Sollecito delivers a first-hand account of the murder, investigation, and trials that have been so highly sensationalized in the media. The writing is nothing special (understandable, as English isn’t his first language), but he occasionally offers some eloquence when recounting his experiences. From his days as a student with boyish innocence, falling hard for a pretty American girl, to an accused criminal isolated behind bars for four years, he becomes a changed man upon his eventual freedom. He details every bad decision made: Amanda Knox’s questionable behavior, the police mishandling the evidence and crime scene, and prosecutor Mignini’s outrageous abuse of power. He admits to his own mistakes and how he learned to navigate the frustrating logistics of the Italian judicial system.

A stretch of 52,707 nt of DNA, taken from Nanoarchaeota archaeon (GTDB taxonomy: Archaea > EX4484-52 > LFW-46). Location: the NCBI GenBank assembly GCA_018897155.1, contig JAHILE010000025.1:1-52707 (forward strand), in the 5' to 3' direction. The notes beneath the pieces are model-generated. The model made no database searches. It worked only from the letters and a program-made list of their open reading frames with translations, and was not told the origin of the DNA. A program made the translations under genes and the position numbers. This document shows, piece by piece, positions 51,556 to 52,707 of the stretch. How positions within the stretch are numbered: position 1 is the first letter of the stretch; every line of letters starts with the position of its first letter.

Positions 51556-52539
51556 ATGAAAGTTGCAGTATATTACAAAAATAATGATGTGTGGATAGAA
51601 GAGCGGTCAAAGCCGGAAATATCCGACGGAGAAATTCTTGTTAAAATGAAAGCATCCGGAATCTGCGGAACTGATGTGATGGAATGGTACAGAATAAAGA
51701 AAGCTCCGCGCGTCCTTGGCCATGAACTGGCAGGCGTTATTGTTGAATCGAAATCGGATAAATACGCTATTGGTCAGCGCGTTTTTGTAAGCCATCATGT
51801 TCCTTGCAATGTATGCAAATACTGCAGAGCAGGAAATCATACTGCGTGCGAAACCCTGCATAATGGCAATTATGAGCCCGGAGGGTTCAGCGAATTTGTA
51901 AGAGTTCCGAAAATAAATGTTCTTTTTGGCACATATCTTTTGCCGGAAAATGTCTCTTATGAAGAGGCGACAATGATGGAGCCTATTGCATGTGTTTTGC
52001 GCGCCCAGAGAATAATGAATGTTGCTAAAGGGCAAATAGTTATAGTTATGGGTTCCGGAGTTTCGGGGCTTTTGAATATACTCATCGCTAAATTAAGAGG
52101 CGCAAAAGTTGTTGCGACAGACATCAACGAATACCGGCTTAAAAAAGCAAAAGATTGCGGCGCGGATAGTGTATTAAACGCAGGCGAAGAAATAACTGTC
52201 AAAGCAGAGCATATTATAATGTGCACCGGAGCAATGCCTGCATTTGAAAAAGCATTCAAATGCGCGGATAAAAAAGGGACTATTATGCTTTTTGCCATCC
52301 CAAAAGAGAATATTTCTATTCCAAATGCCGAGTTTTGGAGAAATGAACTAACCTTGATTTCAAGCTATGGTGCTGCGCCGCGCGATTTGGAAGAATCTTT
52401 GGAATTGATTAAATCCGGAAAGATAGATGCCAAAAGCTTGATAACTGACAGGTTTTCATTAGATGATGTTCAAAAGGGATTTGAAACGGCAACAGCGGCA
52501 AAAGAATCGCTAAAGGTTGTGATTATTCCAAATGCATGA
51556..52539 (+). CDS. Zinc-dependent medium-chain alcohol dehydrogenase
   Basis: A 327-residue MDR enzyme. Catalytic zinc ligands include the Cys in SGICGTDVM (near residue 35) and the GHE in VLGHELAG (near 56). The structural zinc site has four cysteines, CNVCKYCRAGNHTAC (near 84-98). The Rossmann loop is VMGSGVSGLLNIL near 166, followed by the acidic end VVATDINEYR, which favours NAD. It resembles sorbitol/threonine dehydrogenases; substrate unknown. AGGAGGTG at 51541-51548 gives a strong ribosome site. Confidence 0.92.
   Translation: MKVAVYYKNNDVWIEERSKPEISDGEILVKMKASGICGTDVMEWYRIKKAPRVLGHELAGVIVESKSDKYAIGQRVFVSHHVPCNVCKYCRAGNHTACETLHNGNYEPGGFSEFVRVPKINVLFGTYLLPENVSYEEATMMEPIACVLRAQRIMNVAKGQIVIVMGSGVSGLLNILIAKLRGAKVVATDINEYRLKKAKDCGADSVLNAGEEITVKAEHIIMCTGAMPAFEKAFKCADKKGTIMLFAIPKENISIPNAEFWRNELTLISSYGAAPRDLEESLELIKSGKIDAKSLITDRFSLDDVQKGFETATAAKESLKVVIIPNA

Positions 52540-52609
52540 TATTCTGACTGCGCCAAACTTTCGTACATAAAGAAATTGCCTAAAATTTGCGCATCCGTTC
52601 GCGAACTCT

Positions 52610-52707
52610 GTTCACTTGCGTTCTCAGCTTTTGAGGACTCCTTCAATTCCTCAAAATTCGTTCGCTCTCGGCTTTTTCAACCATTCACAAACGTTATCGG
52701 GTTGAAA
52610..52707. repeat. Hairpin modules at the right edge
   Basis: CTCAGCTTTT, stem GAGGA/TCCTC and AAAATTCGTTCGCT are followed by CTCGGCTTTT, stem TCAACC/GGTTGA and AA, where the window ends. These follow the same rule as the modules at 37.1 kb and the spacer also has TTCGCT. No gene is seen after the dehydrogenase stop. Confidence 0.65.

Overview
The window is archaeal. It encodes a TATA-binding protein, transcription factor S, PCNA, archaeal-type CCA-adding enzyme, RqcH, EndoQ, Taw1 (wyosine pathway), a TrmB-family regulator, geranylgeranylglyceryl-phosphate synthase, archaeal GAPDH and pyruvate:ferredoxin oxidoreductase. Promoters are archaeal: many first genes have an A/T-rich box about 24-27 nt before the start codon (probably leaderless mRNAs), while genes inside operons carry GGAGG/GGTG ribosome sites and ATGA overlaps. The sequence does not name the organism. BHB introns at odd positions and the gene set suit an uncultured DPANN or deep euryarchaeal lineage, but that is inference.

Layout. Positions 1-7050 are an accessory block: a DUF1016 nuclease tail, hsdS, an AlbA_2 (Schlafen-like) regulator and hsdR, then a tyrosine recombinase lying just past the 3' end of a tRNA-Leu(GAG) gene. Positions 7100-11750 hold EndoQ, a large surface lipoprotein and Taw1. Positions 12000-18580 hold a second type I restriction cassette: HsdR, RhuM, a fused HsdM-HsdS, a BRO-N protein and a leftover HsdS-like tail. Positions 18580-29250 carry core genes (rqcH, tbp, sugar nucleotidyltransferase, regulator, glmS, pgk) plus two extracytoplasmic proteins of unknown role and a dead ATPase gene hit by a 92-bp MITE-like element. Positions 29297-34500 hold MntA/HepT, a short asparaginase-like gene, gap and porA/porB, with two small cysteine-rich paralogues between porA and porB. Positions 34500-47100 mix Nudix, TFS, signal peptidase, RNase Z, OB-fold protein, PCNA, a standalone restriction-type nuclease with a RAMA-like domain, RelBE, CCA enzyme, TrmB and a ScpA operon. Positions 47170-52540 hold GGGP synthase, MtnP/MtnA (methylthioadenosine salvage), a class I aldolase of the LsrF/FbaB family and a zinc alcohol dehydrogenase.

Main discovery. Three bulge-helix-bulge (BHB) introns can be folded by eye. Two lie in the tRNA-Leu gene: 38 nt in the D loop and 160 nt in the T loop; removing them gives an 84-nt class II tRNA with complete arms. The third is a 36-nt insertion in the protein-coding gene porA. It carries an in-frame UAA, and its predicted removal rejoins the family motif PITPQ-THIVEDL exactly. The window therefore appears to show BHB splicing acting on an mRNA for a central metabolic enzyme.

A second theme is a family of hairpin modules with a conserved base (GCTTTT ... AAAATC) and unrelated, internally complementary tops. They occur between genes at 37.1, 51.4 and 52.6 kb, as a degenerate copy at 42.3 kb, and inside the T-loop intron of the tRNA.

I have been anticipating hearing this story from Sollecito’s perspective, and I thought he did a great job with his narrative. He discusses becoming a non-entity in Amanda’s shadow, his time in prison, his relationship with his family, and his sympathy for the Kercher family. He presents the outcome of his ordeal with relief and regret, knowing he will never be the same again. He acknowledges that though he and Amada will always be linked by their nightmare and will maintain respect and support for one another, they will move on with their lives separately. This is a fascinating book for anyone who’s read the headlines and followed the story and I hope Sollecito has success and finds some modicum of peace.
Further reading on the Meredith Kercher/Amanda Knox/Raffaele Sollecito murder fiasco: Murder in Italy by Candice Dempsey
More True Crime: Bringing Adam Home by Les Standiford